Small towns and rural areas still need businesses. You can serve a rural area by starting your own business to take advantage of what might otherwise be seen as a weakness. Maybe, for example, you can create a part-time job going to the grocery store for neighbors who can’t (or don’t want to) make the trip.
You can also do many online jobs from a rural area, such as being a virtual assistant or helping a company with its social media. Be wary of letting your desire to be a business owner lead you into dangerous areas like affiliate or multi-level marketing. Not all “jobs” in these areas are scams, but be very wary of any company that wants cash up front to “hire” you.
Benefits of making money in a small town
While finding ways to make money in a small town comes with its challenges, it also offers some unique benefits:
Word-of-mouth marketing. If you deliver a quality product or service in a small town, people will notice, and there’s nothing like word-of-mouth marketing to get your business moving.
Face-to-face relationships. You also get the benefit of really getting to know your clients. In a big city, you might never meet a customer face to face, or if you do, you might not remember him or her due to the sheer volume of encounters you have.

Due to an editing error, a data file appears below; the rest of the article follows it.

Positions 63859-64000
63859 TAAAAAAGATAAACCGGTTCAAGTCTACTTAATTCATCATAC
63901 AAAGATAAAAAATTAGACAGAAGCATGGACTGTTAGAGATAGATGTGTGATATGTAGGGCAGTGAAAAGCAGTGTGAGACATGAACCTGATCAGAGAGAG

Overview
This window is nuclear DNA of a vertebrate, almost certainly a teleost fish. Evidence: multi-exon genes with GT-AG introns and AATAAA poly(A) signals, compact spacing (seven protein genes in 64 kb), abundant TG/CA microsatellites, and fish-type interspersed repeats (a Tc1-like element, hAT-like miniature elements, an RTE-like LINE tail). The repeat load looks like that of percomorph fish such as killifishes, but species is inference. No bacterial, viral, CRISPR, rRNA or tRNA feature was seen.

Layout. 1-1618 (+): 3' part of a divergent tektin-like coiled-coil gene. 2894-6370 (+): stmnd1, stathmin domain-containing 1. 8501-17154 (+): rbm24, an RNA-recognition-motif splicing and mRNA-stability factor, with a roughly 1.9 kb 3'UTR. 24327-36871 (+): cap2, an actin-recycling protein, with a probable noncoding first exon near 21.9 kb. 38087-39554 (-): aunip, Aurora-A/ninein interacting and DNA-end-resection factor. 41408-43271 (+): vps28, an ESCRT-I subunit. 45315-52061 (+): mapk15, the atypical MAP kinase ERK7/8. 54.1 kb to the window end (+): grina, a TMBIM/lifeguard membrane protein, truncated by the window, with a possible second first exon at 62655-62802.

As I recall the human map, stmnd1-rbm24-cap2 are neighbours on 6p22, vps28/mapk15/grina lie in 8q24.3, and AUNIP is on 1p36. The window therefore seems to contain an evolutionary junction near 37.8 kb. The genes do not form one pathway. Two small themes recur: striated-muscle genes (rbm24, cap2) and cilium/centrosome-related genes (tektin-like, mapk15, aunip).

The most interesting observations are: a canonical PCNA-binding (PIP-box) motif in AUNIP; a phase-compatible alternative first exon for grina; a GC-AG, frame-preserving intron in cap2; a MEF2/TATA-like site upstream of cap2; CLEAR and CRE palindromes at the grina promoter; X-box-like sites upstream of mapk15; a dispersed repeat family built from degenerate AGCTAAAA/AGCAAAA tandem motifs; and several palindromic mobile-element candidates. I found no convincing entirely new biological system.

Cost of living. Living in a big city can be super expensive. Settling in a small town can greatly reduce your living expenses, meaning your dollar will stretch further.
Online opportunities. With a good internet connection, it’s now possible to make money from wherever you are. If you’re worried about the limited market in a small town, open up your opportunities. You can easily set up a website and make your product or services available to people all across the country or the world.
There’s no reason an entrepreneur can’t live in a small town and make a good income. Smaller cities still need many of the same services as bigger cities. A rural area, for example, will not need as much pet sitting or pet grooming service as a big city, but it’s still likely to need some.
You may also have lower startup costs operating in a smaller city or in rural America. That may make becoming a small business owner easier, even if it’s a difficult path to create a profitable business.
Creative ways to make money in a small town